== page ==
There is hardly any argument that among the many hazards affecting the environment, brick making is one that not only adversely affects the ecosystem but more significantly leaves a ruinous impact on a host of livelihood means of the masses, notably among others cultivation. This is particularly so when it comes to conventional brick making practices in the country for ages. Occasional reports in the newspapers and alarm raised by environmentalists have, in effect, done very little to rein in the menacing growth of brick making all over the country. However, it must not be denied that the government's enactment of the brick making law a few years ago may have been prompted by these reports and worries voiced by social and environmental activists. With the law in place, one has reasons to believe that things are set to change for the better.
Sadly, this has not happened yet. Emergence of brick kilns irrespective of locations has been on the rise for decades, facilitated largely by the absence of any enforceable rules. This is not to say there was no law governing brick making. The Brick Burning (control) Act 1989 had its inadequacies to dictate terms in the first place, and besides, lacuna in the enforcement of some of the compliance issues made things worse. Resultantly, the practice of setting up brick plants at any location of choice went unopposed.
The law currently in force apparently addresses the core issues associated with brick making-- meant chiefly to check widespread environment pollution as well as save arable land and forest. The law 'Brick Making and Brickfield Establishment (Control) Act 2013' has brought tough regulations for brick production that among others provides for trial for offences under the penal code. The stipulations envisaged in the law apply to all brick kilns in the country. The law prohibits establishment of brick kilns in residential, protected, commercial and agricultural locations, and also in forests, sanctuaries, wetlands and ecologically critical areas.
According to the Department of Environment, there are well over 6,000 brickfields in the country. However, environmentalists claim the number to be as high as around 10,000, and half of them are located around the capital Dhaka. According to a UNDP estimate, Bangladesh produces some 8.66 billion bricks a year valued at $450 million -- almost 1.0 per cent of the country's GDP. Despite the sizeable contribution of brick making to the economy, one of the grim realities is that brick fields all over the country are getting increasingly invasive in grabbing the country's less than sufficient arable lands. More dangerous is the threat that comes in terms of affecting neighbourhood lands under cultivation because of the heat, caustic smoke and dust generated by the brick making plants. A local daily reports that over 6.4 million tonnes of carbon emissions are caused by the brick kilns annually.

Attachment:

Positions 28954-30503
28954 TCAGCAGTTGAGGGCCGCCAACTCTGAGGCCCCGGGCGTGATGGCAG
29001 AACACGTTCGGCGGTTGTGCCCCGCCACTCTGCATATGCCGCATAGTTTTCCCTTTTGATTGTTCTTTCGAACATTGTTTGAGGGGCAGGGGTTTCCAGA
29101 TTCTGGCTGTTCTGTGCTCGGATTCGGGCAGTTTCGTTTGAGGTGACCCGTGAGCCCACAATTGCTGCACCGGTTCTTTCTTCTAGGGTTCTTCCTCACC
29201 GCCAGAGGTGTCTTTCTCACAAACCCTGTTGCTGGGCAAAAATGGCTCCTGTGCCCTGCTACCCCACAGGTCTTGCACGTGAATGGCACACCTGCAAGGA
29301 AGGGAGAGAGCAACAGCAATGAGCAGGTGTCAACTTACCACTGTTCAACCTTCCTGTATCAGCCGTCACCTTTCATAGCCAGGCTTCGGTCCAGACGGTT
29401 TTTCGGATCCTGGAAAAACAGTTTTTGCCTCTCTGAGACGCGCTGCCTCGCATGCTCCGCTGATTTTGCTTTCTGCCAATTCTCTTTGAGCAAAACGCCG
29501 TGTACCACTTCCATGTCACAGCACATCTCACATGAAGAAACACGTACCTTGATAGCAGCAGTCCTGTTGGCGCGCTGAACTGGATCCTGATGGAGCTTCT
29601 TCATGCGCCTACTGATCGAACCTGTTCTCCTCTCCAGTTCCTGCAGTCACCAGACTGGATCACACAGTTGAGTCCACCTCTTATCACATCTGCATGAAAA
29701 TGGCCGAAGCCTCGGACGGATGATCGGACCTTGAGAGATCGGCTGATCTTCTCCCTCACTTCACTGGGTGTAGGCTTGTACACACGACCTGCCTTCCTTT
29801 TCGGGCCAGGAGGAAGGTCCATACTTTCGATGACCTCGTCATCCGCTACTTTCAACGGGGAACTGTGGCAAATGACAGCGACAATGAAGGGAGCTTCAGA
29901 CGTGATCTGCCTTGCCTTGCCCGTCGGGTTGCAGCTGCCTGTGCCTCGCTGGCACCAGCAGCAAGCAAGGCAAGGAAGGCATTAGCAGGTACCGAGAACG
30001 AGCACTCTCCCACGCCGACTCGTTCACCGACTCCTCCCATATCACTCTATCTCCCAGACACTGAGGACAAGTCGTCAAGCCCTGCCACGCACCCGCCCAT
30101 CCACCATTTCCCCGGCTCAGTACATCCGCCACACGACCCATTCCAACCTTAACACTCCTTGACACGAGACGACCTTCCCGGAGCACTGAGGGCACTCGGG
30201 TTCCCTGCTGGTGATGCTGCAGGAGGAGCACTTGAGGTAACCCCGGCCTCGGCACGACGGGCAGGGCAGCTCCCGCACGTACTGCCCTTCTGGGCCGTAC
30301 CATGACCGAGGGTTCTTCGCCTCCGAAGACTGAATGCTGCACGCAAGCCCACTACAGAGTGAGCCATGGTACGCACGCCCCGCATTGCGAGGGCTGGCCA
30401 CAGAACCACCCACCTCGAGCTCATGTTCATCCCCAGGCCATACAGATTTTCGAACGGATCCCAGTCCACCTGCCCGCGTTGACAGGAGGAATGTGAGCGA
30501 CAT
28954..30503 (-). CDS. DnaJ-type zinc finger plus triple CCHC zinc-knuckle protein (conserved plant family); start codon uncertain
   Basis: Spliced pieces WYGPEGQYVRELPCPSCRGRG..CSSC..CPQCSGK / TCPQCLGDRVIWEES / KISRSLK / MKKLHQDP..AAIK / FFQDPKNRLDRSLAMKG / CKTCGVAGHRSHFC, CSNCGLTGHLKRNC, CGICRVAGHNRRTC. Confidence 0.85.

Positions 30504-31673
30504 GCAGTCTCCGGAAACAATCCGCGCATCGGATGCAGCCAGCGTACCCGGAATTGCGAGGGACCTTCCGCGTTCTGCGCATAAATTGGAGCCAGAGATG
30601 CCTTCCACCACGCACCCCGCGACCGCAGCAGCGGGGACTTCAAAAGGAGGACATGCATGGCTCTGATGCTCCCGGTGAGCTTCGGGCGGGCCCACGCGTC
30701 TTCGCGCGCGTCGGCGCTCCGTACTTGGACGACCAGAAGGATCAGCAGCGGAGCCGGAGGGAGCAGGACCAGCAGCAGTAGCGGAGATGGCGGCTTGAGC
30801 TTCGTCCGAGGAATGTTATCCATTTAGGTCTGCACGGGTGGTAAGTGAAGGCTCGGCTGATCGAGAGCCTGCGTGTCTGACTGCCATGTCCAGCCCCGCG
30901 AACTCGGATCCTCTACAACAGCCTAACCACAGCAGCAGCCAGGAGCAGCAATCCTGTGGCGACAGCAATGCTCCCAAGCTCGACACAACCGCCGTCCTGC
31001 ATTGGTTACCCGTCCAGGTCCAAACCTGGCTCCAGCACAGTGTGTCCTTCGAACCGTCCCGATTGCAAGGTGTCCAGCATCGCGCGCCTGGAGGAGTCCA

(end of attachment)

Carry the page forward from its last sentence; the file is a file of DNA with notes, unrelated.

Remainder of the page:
As things are going unabated despite the law in force, it is clear that mere formulation of the law didn't help-- although the law was a foremost necessity and it did take a lot of things to work on. If not enforced in the right spirit, a law is no more than expression of intent. The job, no doubt, is challenging given the vast swathes of land, mostly agricultural, occupied by brick making plants. Disciplining these in line with the law is one thing, and setting up new plants is another. The law does not categorically mention relocation or phasing out of the outmoded plants from the prohibited areas. On the other hand, there should have been clear guidelines in the law for setting up of new plants adopting green technology.
Concerned quarters are of the opinion that alongside the law taking its course, there is the need to introduce modern green technology capable of taking care of the pollution aspect to a great extent. A UNDP funded project "Green Brick" was initiated in 2010 to introduce modern technology to the country's brick making industry with a shift to greener kilns that experts believe could halve the industry's carbon emissions. It has been learnt that the popular and widely accepted technology in this regard is smokeless, energy efficient Hybrid Hoffman Kiln (HHF) that the Green Brick project is going to introduce in the country. It has been gathered that the HHF brick kilns can burn most of the fuel used during firing. This also results in lesser energy use and a considerable cut on production costs. The most notable aspect of the technology is that it dries the bricks by directing hot air into the tunnel from the kiln, which blocks carbon emissions.
In view of the wide acceptance of the technology in advanced countries chiefly because of its emission-preventing device, Bangladesh should have opted for it long back. The cost of the technology is reportedly high. But keeping in view its efficiency, cost-effectiveness, high scale of production and above all emission-free mechanism, it is highly imperative that the government gradually phased out the traditional kilns, and provided necessary support by way of soft-term financing to encourage the green technology.
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